Ok, so raise your hand if you’ve heard of the Mennonites. Yes? No? It’s ok! Don’t be ashamed! I’d never heard of them either before I read Irma Voth by Miriam Toews. Irma Voth is about a Mennonite girl named, of course, Irma Voth, living in Mexico with her family, husband, and other insignificant things. Like, oh, a stash of drugs in the barn.
Luckily, you don’t really need to know about the culture of the Mennonites to appreciate this book. The Mennonites are, in the words of one of the main characters, Diego, “Props, essentially, for pure emotion.” Individual characters, however, have personalities all their own. They’re so well-developed that Irma’s younger sister Aggie is now one of my favorite characters of all time. In a totally unrelated development, we both happen to be headstrong, independent, and stubborn as mules.
Nineteen year old Irma’s relatives are all Mennonites living in Mexico. Well, all except for Irma’s new husband, a Mexican. Because of this forbidden marriage, he and Irma are exiled to a tiny house on the edge of the father’s property where, in return for not being killed or separated, they get to run an entire farm without pay. As if things weren’t already hard enough for our protagonist, the story opens right after her husband has disappeared without warning. Again. And after her father has come to sling Bible passages in her face. Again. And a few chapters in, a film director shows up wanting to hire her as a translator. Agai- wait, what? This is where I sat up in my chair (or, more likely, rolled over on the lawn – we’re getting really nice weather here), and started to pay attention. This is the point in the plot where Irma’s life gets totally turned on its head.
Beyond basic plot, Irma Voth is very hard to describe, so please bear with me while I try. If other novels are ‘colorful,’ Irma Voth’s palate is full of grays that blend together into a black and white collage sort of similar to a Grecian marble statue or maybe one of those modernist hand-made paper things. It’s incredibly three-dimensional, but in sort of the same way a spun-sugar centerpiece is three-dimensional. It’s got as many threads as the Gen/Ran forum, but they all end up looking like a really beautiful Celtic knot. All in all, Toews’ captivating plot, the clash between control and art, makes Irma Voth rewarding on many, many levels.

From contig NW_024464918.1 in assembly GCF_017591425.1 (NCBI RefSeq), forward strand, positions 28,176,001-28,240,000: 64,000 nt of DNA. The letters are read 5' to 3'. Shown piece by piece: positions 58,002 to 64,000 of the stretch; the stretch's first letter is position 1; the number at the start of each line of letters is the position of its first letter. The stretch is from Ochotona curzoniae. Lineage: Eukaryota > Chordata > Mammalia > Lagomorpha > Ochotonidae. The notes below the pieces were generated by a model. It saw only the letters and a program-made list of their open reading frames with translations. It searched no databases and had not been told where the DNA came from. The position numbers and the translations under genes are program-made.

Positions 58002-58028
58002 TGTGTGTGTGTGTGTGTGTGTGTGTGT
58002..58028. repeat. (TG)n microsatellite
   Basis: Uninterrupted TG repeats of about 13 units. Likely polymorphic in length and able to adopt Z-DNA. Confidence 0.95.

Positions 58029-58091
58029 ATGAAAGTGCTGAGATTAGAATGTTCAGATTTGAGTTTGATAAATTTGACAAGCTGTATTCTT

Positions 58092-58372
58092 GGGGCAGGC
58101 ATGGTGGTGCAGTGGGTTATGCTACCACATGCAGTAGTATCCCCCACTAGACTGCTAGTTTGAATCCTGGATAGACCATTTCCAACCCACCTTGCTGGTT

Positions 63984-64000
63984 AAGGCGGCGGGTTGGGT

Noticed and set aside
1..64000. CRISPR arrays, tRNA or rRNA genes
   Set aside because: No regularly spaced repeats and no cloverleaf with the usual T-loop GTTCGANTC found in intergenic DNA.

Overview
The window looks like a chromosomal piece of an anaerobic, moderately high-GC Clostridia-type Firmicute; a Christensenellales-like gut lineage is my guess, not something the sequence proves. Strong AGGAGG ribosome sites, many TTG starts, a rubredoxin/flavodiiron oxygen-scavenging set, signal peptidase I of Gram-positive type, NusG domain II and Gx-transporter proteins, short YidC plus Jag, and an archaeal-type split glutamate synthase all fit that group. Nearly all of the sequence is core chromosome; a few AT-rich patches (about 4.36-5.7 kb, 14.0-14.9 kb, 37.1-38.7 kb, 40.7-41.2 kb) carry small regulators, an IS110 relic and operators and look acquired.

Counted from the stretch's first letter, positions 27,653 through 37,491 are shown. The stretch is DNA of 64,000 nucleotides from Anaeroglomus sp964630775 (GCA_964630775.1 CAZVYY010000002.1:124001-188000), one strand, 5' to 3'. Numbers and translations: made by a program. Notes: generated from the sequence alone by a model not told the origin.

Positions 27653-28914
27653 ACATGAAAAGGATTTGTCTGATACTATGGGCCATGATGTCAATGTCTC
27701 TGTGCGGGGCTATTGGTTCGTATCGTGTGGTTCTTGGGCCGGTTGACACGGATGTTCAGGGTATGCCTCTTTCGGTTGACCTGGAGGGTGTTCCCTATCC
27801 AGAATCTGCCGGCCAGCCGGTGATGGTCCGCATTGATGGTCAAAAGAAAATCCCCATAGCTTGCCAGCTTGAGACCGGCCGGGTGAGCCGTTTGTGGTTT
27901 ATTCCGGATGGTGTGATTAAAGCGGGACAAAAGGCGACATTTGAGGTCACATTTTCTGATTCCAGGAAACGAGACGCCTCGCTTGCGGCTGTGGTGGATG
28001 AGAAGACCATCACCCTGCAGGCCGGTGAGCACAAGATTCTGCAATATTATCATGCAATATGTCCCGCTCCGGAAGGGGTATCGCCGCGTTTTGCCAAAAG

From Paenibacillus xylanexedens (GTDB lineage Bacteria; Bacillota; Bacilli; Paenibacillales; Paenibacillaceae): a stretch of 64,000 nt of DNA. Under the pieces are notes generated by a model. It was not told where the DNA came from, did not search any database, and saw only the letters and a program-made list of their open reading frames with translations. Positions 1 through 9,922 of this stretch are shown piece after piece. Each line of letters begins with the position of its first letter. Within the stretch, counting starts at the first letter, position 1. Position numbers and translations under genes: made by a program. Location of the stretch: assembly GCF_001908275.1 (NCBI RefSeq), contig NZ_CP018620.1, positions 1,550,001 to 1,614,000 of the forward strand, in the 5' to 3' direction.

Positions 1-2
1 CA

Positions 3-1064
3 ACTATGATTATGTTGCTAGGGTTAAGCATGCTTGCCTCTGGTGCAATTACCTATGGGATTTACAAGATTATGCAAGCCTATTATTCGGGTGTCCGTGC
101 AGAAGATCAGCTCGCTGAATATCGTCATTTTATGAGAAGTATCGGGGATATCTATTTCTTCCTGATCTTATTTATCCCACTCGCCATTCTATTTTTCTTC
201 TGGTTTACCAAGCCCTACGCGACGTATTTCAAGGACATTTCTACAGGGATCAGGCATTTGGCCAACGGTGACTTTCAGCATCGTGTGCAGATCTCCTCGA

I’ve tried, I really have, to give you an idea of Irma Voth in this review, and I guess it’s a testament to the novel that I can’t quite pin it down. I could go down the cheesy it’s-worth-so-much-more-than-the-two-dollars-I-bought-it-for-at-a-random-bookstore-and-has-possibly-changed-my-life path, and I desperately want to, but no! I must retain my composure! Read, therefore, the following sentence in the most dignified voice possible: I counsel you, oh figmenter, for the good of good literature and the publishing industry, to read Irma Voth, which you should purchase, if you should so desire, at your local bookstore.
Meredith Hilton hails from Washington, DC during the school year (in the summer, her location is pretty much up to chance). On any given day you can find her online, being artsy, in the library, or surreptitiously writing poetry during math class.